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Date: Tue, 16 Jan 2018 18:44:45 -0500
From: Daniel Micay <>
To: Steven Rostedt <>
Cc: Dan Aloni <>, Sergey Senozhatsky <>,, 
	Kernel Hardening <>, Petr Mladek <>, 
	Linus Torvalds <>, Peter Zijlstra <>, 
	Andrew Morton <>, Kees Cook <>
Subject: Re: Re: [PATCHv2 5/7] printk: allow kmsg to be
 encrypted using public key encryption

> Do you have any backing from makers of such devices? I'd like to hear
> from Google's Android team or whoever that would turn this feature on.

(I'm not a Google employee, but I work on Android security and
contribute some of that to AOSP.)

Android restricts access to dmesg with SELinux, so it's not really an
issue there. They previously used dmesg_restrict but switched to
SELinux for fine-grained control without using the capability. In
general, the access control features / toggles proposed on
kernel-hardening don't do much for Android because there's nothing
unconfined and there's no system administrator reconfiguring the
system and disabling SELinux to make it work. The toggles like
dmesg_restrict tend to be too coarse without a good way to make

Unprivileged processes including apps can't access dmesg, debugfs,
sysfs (other than a tiny set of exceptions), procfs outside of
/proc/net and /proc/PID (but it uses hidepid=2) and a few whitelisted
files, etc. That's mostly done with SELinux along with using it for
ioctl command whitelisting to have per-device per-domain whitelists of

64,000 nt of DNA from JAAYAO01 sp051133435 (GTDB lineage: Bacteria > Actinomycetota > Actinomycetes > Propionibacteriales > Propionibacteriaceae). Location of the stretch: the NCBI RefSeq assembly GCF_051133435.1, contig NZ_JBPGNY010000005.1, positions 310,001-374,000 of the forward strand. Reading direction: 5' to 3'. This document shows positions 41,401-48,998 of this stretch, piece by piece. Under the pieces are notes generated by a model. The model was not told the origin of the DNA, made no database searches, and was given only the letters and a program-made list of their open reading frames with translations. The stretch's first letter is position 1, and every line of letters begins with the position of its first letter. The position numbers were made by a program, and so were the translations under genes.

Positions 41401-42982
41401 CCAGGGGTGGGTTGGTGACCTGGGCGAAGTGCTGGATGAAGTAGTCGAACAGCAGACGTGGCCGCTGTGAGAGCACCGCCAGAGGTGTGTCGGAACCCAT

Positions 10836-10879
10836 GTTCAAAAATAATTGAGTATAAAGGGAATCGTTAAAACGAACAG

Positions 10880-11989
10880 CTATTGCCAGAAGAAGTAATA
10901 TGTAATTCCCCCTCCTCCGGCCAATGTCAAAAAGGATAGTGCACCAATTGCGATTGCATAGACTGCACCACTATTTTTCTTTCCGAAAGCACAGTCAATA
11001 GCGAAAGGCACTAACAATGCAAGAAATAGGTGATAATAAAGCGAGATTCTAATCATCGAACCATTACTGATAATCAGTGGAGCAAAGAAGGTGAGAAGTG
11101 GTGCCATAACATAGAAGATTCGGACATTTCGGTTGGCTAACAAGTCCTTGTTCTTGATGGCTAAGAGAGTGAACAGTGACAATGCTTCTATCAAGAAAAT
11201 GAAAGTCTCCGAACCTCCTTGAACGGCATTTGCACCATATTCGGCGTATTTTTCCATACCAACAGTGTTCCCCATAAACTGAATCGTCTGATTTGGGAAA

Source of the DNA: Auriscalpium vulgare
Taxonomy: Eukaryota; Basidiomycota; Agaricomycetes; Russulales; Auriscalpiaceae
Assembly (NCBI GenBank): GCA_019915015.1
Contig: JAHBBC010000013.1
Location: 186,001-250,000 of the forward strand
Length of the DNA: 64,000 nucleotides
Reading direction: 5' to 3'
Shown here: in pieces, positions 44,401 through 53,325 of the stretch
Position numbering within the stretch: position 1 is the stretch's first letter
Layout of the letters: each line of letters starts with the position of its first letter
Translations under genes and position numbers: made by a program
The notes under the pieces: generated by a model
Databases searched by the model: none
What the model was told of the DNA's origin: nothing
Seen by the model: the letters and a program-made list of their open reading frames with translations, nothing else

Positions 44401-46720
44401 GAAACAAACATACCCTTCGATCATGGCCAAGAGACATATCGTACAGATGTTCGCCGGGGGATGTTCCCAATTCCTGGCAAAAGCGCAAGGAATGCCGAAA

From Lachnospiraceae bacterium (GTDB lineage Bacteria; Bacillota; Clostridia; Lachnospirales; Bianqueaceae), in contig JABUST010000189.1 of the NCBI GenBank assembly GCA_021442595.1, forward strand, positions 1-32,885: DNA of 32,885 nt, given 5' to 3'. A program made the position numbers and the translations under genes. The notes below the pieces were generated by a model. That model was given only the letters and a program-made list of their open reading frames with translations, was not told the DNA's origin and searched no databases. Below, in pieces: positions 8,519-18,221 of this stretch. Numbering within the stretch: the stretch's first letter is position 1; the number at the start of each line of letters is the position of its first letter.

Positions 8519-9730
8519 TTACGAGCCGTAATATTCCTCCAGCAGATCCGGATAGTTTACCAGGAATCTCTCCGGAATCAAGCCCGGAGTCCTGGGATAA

commands instead of using their global seccomp-bpf policy for it. The
hidepid=2 usage is an example of a feature where SELinux doesn't quite
fit the task as an alternative since apps are all in the untrusted_app
/ isolated_app domains but each have a unique uid/gid. It works
because hidepid has a gid option to set fine-grained exceptions,
rather than only being able to bypass it with a capability.

They do have some out-of-tree access control features and finding ways
to upstream those might be useful:

There's the added perf_event_paranoid=3 level which is set by default.
It's toggled off when a developer using profiling tools via Android
Debug Bridge (USB) after enabling ADB support in the OS and
whitelisting their key. That was submitted upstream again for Android
but it didn't end up landing. An LSM hook for perf events might help
but Android uses a fully static SELinux policy and would need a way to
toggle it off / on.

They also have group-based control over sockets used to implement the
INTERNET permission but technically they could double the number of
app domains and use SELinux for that if they absolutely had to avoid
an out-of-tree patch. They might not design it the same way today
since it predates using SELinux.

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